1. Employee Satisfaction — The first recommendation is to understand the current level of employee satisfaction and morale of your employees. For regardless of how much you pay, even if you are the highest payer in town, if you do not have a high level of employee satisfaction and morale, pay becomes irrelevant and you will not be able to attract and retain quality employees.

It’s important that employers at least every 12 to 24 months survey their employees to find out what employees like about working for the organization and what employees suggest for improvement.

This survey must be carefully planned and administered. Many employers conduct “so-called” surveys internally themselves through a SurveyMonkey type of program that doesn’t truly identify the strengths and weaknesses of the organization. SESCO’s survey is validated by the University of Tennessee and has been carefully developed and maintained over 50 years.

Further, survey administration is critical for overall success to include:

  • Establish survey groups, including by leaders, functions and departments and subsequently the data will be sorted by such break downs.
  • Have an outside third party administer the survey on your behalf.
  • No employee should sign or identify themselves on any survey form.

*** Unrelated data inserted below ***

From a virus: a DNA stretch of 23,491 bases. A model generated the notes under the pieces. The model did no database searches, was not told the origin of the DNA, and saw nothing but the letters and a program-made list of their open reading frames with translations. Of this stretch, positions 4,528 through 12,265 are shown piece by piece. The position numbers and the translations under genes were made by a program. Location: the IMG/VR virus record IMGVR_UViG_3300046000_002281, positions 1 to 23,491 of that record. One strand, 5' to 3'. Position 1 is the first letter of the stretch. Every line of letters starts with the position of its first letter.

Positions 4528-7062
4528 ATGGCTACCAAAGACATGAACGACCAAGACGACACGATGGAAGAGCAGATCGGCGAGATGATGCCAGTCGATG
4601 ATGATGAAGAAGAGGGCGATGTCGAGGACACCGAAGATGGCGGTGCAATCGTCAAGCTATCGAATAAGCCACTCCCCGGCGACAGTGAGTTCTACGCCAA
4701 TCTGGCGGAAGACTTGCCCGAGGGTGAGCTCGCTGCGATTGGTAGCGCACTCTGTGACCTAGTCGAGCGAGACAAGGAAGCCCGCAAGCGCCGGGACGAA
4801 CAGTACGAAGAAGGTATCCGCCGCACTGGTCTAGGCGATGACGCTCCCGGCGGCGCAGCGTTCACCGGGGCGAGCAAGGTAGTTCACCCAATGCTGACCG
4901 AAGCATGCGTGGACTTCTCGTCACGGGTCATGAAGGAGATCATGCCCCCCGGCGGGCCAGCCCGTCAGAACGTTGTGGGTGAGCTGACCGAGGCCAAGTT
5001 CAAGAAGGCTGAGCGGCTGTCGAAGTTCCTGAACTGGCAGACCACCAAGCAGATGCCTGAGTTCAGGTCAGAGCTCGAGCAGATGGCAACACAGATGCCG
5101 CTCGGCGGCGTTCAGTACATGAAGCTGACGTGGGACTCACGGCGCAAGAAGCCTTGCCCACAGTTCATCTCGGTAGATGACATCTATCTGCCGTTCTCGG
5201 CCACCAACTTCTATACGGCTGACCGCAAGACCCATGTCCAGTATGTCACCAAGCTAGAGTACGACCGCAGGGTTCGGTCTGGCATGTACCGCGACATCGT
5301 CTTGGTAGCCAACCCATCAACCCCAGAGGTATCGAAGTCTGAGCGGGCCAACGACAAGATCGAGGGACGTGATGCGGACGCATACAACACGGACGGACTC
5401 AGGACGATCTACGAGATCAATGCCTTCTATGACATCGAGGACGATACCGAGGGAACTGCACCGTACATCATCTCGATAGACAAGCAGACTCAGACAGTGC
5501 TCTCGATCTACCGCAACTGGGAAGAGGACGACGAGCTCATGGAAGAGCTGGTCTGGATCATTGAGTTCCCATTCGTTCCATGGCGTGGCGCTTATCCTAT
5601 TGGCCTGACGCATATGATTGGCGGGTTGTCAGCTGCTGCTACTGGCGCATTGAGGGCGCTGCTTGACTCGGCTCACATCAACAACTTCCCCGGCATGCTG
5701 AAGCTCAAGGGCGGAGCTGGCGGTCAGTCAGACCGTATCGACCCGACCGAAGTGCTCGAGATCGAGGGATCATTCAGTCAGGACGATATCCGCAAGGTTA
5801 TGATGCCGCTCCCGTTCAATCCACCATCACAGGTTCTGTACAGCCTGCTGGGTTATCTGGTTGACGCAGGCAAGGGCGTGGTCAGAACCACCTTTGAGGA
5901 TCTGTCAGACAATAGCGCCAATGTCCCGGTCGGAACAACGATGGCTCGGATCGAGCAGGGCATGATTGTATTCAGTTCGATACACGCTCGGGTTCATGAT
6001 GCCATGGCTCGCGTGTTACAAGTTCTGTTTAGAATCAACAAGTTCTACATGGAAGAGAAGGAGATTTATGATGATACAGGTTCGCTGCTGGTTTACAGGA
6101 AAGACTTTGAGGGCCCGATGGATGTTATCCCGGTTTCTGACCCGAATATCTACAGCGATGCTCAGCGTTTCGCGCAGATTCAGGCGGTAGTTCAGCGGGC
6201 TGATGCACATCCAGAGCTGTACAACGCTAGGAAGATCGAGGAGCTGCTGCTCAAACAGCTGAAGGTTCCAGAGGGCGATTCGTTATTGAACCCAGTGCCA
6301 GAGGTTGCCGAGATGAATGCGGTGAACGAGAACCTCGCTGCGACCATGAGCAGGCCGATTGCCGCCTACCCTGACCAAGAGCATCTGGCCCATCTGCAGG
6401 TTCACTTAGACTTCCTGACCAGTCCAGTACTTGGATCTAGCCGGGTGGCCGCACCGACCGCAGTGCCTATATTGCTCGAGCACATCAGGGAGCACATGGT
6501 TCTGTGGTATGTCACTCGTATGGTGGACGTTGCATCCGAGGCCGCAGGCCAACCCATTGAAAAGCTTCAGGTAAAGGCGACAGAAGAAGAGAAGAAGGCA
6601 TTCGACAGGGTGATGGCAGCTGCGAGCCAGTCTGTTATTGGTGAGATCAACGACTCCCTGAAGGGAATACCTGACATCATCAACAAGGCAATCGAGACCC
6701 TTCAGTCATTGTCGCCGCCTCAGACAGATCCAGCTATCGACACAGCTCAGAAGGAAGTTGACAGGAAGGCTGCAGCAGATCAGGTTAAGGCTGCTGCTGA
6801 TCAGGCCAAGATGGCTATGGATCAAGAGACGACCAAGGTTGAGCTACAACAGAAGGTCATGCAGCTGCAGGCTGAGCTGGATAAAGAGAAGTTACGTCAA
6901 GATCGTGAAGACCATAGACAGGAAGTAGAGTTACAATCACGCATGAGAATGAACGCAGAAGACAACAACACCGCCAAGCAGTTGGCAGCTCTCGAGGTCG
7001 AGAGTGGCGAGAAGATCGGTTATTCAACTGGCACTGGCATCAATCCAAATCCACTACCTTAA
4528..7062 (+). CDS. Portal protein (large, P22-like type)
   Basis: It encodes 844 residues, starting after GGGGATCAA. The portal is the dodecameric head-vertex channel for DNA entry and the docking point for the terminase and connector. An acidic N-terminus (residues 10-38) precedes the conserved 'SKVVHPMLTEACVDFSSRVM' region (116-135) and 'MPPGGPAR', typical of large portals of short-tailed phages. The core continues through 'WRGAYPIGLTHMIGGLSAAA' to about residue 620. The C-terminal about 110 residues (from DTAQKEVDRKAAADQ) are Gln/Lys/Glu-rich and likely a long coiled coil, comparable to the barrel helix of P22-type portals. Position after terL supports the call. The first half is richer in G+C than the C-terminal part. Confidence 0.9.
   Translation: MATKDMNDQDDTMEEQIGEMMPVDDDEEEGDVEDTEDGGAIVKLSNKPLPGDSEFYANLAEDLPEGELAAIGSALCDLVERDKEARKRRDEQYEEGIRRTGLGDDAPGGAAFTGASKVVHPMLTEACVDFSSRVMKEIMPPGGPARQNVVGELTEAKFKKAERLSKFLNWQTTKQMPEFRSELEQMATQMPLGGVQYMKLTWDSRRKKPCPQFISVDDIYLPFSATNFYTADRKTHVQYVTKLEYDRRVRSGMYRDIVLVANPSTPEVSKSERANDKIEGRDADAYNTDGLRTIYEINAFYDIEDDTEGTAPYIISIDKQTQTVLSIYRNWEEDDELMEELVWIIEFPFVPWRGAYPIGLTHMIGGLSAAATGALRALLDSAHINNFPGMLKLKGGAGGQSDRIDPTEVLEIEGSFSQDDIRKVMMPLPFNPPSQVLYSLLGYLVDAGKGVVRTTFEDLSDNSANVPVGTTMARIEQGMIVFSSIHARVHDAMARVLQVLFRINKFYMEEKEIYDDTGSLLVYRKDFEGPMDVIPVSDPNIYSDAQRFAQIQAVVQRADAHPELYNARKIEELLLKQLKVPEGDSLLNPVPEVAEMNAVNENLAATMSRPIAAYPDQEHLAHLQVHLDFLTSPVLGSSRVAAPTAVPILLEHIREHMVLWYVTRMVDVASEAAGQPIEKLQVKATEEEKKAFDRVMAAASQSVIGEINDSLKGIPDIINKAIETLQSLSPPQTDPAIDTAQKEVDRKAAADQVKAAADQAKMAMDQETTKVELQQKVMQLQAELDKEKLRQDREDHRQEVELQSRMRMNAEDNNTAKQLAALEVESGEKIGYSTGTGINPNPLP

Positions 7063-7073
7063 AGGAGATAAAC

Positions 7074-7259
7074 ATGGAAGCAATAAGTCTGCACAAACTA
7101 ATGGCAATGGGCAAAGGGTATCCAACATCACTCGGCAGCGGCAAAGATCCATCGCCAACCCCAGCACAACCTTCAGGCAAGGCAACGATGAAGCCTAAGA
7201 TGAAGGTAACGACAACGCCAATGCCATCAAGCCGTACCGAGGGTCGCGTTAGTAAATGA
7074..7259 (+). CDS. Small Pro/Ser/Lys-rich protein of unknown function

• Summary results need to be fed back to employees through employee feedback meetings. These feedback meetings are the most important part of the process in that they allow the survey consultant to review the results, confirm the results and subsequently receive additional, clarifying information where necessary.
  • Leadership to develop an action plan. This action plan includes not only those items that can and should be addressed but also those items that cannot or should not be addressed and why.

Employers many times do not conduct these types of surveys because they are afraid of what they are going to hear or assume that everything is going well. Employers also shy away from conducting surveys because they feel as if they are going to have to address every item as identified by employees.

Successful companies have open doors and need and want employee feedback. This open communications culture creates a high level of employee satisfaction and morale which equates to retention. The mere fact that management asks employees what they like as well as their suggestions sends a powerful message to employees. However, we must be serious about the survey and genuine in our response whether we can or cannot fix or address employee suggestions.

A well designed and effective employee satisfaction survey is one of the most important and valuable human resource management programs an employer can engage.

2. Understanding Employee Retention - Compensation never has or never will be a meaningful retention factor. However, compensation must be reasonably competitive and meet the basic needs of the employees and their families. But if you chase after talent and listen to the so-called HR experts and simply increase your pay, there is no guarantee that this will result in retaining your good employees.

Employee retention is very simple. Please consider the following employee wants and needs: